Id, ego and superego.
Although these three expressions refer only to symbolic conception of our psyche, this tripartite model of our inner psychology, thought of by Sigmund Freud, shows how the Id and Superego influence and finally define who we are-the Ego.
This part of our psyche refers to purely instinctive parts of our personality. It is structured by two instincts, to which we refer to as Eros and Thanatos. Eros is the sex instinct and contains the libido and Thanatos the death instinct. Whats interesting is that our initial, new-born personality is the Id, and only later the Ego and Superego are developed. The Id works like a baby-it wants to be immediately gratified by pleasure, like food or sleep. Only thanks to the balance of the Superego, we don’t behave like a bunch of primitive Neanderthals driven by their inner drives.
This part of our psyche balances the Id. It is all the education inherited from the parents, the society, the peers. It contains all the codes of conduct and directs us on how to behave and what is acceptable and what is not. It only develops from age of 3-5 and remains the contrary to the natural and innate nature of the Id. The Superego is built upon the conscience and the ideal self. Conscience punishes the ego when we act against the will and conduct of society-consider the betrayal in a relationship. It is somehow like superego punishes the Ego-The “I”, when we let our inner drives control us. The ideal self shows how we should be with regard to functioning in the society and fulfilling our ambitions. This is why we get gratified by the feeling of pride when the ambition is realized. The period when the Superego is formed is therefore crucial on the well-being of a person throughout all his life. Overambitious parents can influence it in such a way that a person will never feel realization and fulfilment.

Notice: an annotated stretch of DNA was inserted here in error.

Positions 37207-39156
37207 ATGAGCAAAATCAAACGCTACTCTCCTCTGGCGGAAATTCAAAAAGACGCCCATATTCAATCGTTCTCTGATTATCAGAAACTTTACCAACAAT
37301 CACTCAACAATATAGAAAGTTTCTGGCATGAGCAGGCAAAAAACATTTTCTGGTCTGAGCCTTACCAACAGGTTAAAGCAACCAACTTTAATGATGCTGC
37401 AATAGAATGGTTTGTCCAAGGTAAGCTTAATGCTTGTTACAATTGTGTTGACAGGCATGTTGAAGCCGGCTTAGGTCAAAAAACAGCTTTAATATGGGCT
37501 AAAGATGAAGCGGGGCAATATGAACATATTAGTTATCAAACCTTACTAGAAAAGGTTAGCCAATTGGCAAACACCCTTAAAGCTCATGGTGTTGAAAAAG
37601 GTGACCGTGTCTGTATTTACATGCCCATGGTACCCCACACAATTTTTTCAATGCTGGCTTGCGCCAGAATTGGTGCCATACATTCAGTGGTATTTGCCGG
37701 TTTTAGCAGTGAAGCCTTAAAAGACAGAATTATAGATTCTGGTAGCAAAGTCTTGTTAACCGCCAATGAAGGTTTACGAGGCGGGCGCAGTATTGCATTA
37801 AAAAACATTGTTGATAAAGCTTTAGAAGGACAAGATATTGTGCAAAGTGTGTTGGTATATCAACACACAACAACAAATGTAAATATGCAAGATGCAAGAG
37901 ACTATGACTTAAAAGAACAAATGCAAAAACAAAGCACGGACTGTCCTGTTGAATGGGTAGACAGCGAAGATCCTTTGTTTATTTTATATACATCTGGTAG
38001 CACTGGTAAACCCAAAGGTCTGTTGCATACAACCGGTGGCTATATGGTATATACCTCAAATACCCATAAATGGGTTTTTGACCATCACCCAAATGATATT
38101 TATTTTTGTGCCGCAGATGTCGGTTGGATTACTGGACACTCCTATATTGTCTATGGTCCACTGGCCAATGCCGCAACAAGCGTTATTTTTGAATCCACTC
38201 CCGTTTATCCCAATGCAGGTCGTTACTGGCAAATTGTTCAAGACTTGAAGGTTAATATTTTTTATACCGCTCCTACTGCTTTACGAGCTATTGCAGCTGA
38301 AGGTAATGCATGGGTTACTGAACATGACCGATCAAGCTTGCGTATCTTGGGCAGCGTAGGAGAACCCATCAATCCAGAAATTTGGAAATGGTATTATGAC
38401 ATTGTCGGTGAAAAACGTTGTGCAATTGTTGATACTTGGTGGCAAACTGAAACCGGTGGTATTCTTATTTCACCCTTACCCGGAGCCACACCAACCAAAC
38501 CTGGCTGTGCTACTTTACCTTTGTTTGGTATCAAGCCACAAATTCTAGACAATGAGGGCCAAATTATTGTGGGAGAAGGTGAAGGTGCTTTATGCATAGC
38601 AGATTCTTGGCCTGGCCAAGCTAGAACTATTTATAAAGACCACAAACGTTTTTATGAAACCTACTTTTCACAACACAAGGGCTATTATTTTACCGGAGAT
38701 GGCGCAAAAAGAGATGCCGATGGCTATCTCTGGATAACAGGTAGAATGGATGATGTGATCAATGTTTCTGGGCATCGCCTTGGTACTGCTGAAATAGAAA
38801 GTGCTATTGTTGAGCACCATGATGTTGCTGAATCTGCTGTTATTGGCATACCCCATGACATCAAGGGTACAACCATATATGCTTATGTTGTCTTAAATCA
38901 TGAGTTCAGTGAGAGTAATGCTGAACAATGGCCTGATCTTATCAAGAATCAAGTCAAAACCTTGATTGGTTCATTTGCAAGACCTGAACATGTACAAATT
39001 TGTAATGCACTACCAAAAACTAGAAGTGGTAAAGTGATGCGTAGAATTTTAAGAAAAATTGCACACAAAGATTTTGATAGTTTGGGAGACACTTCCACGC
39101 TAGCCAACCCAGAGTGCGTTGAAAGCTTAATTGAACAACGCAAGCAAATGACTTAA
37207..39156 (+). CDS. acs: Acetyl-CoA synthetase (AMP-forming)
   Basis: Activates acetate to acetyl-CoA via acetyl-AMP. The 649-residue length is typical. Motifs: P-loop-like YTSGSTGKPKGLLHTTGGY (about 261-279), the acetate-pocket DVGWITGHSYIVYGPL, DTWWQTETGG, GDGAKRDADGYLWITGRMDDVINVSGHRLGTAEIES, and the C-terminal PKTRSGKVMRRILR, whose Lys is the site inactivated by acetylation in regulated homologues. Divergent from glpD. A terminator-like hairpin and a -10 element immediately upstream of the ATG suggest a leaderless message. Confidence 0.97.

The Ego is the balance between the former two parts of the psyche and their outcome and constitutes who we actually are. It operates in a reasonable way and makes its way to satisfying the demands of the Superego and Id at the same time. It it fails in one of the domains, the outcome is a socially unacceptable behavior like the lack of etiquette. The Ego is highly realistic and problem-solving and when it doesn’t do its job properly, the anxiety appears. Many types of those and other deviations can be explained by the inability of ego of satisfying both the Superego and the Id. Hence, one can see the importance of one’s development during the early childhood in defining who the person is in his latter life.